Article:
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Lesson 1: Learning “Estoy Buscando un Árbol”

Aim: What elements make up a bomba song? What is the relationship between music and dance in bomba?

Summary: Students will learn about the rhythms and instruments used in a bomba song, and learn about the relationship of dance to music.
Materials: Musical Explorers digital resources, Musical Explorers Student Guide
Standards: National 1, 4, 6, 10
Vocabulary: barril, bomba, buleador, cua sticks, maraca, subidor

Bomba is a traditional style of Puerto Rican music initially created by enslaved Africans and their descendants in the context of the plantation and post-plantation life in early colonial Puerto Rico. It encompasses anywhere from 47 to 56 rhythmic patterns that can be organized within five main rhythmic families. The key to bomba is the way that music and dance intertwine: When improvising, it is the dancer who takes the lead and the musician who responds.

Juan and Julia Teach “Estoy Buscando un Árbol”

“Estoy Buscando un Árbol” Demonstration

Bomba and plena artists Juan Gutiérrez and Julia Gutiérrez-Rivera teach the bomba song “Estoy Buscando un Árbol.”

Sing “Estoy Buscando un Árbol”

  • Listen to “Estoy Buscando un Árbol,” Track 33.
  • Learn the lyrics to the refrain using “Estoy Buscando un Árbol” pronunciation, Track 34.
  • Sing the refrain using “Estoy Buscando un Árbol” response, Track 35.

“Estoy Buscando un Árbol”

Text

Estoy buscando un árbol que me de sombra
Que me de sombra que me de sombra

Estoy buscando un árbol que me de sombra
Porque es que tengo calor a mi me da

Estoy buscando un árbol que me de sombra
¡Ay! Que si está lindo que me deje besar

Estoy buscando un árbol que me de sombra
¡Ay! Que si está bueno en mi soledad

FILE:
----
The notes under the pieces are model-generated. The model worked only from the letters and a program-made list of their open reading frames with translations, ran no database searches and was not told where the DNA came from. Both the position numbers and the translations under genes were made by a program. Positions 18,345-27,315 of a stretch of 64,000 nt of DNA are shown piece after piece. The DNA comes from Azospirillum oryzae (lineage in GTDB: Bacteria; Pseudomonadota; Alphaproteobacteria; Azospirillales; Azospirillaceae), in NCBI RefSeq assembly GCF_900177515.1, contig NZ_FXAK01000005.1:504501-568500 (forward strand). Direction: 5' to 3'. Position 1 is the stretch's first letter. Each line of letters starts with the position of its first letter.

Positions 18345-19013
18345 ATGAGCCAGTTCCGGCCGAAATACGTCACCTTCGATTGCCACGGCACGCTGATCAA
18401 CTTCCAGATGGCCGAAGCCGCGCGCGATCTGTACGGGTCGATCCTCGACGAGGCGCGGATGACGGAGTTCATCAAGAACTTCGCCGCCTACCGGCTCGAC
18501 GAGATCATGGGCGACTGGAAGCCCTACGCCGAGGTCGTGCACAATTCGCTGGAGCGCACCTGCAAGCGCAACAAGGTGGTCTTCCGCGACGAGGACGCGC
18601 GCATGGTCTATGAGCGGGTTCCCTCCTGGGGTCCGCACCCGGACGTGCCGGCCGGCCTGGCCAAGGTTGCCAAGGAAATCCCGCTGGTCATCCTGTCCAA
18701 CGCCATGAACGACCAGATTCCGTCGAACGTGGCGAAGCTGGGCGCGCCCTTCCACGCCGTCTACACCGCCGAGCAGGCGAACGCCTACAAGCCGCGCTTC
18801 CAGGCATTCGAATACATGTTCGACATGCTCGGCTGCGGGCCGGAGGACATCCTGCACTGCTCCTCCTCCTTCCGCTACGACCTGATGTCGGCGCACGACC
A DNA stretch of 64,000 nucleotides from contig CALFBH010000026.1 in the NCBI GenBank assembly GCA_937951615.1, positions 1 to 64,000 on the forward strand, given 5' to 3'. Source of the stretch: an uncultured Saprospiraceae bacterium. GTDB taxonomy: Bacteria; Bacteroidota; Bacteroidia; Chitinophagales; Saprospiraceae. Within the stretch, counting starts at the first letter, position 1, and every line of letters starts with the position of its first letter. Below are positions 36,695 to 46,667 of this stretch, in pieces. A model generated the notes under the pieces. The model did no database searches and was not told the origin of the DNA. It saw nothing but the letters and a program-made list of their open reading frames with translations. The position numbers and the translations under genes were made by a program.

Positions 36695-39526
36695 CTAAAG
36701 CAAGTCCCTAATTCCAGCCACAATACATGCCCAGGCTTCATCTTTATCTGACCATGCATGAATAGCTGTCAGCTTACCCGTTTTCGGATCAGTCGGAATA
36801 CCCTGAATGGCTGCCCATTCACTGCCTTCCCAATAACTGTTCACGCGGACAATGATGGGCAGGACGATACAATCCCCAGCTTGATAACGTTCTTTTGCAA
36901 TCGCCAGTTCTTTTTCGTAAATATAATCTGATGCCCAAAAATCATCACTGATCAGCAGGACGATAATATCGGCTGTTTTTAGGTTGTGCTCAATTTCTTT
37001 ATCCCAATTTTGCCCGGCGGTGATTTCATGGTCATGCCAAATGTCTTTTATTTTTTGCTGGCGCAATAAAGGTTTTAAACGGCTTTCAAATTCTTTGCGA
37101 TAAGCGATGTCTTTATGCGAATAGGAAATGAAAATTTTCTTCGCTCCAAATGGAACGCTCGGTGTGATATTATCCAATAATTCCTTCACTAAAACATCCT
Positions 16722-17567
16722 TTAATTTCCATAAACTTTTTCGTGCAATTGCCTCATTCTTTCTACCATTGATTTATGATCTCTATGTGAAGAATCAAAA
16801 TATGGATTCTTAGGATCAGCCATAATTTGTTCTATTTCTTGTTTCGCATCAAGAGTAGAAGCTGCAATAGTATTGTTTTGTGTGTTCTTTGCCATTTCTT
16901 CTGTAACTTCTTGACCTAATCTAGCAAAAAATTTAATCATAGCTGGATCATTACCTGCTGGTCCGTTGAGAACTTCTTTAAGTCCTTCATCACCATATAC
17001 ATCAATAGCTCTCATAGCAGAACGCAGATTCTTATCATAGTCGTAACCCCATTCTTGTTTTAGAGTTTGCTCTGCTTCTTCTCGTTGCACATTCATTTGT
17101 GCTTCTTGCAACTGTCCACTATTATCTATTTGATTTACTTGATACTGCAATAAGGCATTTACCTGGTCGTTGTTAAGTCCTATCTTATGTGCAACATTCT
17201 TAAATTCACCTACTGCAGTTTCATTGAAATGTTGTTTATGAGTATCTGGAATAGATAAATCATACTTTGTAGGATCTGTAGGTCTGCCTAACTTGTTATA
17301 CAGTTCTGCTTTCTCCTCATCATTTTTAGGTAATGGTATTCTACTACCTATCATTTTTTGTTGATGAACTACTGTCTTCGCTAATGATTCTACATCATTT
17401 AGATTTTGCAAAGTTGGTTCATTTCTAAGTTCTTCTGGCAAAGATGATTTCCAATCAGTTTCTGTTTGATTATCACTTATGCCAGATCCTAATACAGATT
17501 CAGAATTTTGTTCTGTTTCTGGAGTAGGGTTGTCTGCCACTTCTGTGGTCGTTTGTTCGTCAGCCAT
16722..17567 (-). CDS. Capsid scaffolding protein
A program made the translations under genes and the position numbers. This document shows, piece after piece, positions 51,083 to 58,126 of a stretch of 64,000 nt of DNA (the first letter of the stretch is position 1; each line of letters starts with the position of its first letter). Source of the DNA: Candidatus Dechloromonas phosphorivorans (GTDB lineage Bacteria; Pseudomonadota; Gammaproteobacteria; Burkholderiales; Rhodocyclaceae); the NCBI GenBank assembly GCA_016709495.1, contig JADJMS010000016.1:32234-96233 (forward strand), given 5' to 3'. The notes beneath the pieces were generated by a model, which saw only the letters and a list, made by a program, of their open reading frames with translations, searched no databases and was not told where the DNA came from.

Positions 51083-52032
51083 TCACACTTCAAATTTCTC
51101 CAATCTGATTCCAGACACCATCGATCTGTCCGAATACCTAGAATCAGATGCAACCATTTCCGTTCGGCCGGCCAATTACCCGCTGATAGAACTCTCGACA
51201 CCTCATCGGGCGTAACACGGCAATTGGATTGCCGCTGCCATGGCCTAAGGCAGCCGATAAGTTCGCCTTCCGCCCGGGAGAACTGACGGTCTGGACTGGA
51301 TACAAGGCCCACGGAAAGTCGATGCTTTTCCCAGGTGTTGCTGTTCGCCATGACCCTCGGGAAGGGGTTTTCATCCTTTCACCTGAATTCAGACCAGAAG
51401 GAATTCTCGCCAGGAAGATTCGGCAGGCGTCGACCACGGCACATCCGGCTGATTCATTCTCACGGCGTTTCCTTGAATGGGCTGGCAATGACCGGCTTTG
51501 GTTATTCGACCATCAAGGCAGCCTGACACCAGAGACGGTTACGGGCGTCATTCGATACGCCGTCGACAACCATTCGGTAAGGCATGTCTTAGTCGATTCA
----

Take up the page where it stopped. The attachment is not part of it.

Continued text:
Estoy buscando un árbol que me de sombra
¡Ay! Que sea muy lindo como el Guilán Guilán

Estoy buscando un árbol que me de sombra
Que no me deje que tenga piedad

Estoy buscando un árbol que me de sombra
Que de el sol me pueda tapar

 

Translation

I’m in search of a tree for some shade
To bring me shade, to bring me shade

I’m in search of a tree for some shade
Because I am so tired and hot

I’m in search of a tree for some shade
And if it’s a nice tree, may it let me hug it

I’m in search of a tree for some shade
And it’s a good tree for my solace

I’m in search of a tree for some shade
For it to be pretty like the Guilán Guilán

I’m in search of a tree for some shade
One that will not leave me and will be pious*

I’m in search of a tree for some shade
One that will be able to shelter me from the sun

*This can also mean to have pity.

Explore Lyrics in “Estoy Buscando un Árbol”

  • Read the lyrics aloud. Explain that lyrics in bomba songs often have deep meaning about people’s feelings, hopes, and dreams, and that they often use imagery from nature to illustrate or represent their feelings.
    • What do you think the mood of the singer is? How do you think the singer is feeling?
    • What is the singer looking for? What else do you think the singer might need or want?

Bomba and Plena Instruments

In bomba music, the rhythms are played by large, barrel-shaped drums called barriles, which play two roles: the buleador role and the subidor role. The buleador plays the foundational rhythm while the subidor improvises. Additional instruments that add rhythmic layers include cua sticks, played on the sides of a smaller barril, and the maraca, typically played by the lead singer. In Bomba and Plena Instruments (PDF), students will have an opportunity to compare and contrast these bomba instruments with the instruments used in plena.

Perform Rhythm and Dance Conversation in “Estoy Buscando un Árbol”

  • One of the signature aspects of bomba is that it is a conversation, or call and response, between dancers and musicians; and—in a bit of a role reversal—it is the dancer who leads the way. The dancer improvises movements, challenging the subidor, or lead drummer, to respond with rhythmic interpretations.
  • Learn the movements for “Estoy Buscando un Árbol” using the teaching video above.
  • Using “Estoy Buscando un Árbol,” Track 33, try out each of the movements.
  • Once students are comfortable with the movements, form a circle and ask for a dancer to go into the middle. Ask the dancer to perform one of the movements from the dance vocabulary or improvise a new movement. Demonstrate the role of the subidor, responding to the movement by drumming or clapping a rhythmic phrase. It can be the same rhythm that the dancer performed, or a complementary rhythm.
  • Ask for volunteers to take turns playing the role of the dancer and the subidor.
  • When your students are comfortable, play “Estoy Buscando un Árbol,” Track 32, giving students an opportunity to try out the roles of dancer and subidor.

Musical Word Wall

Add the words barril, bomba, buleador, cua sticks, maraca, and subidor to the Musical Word Wall.

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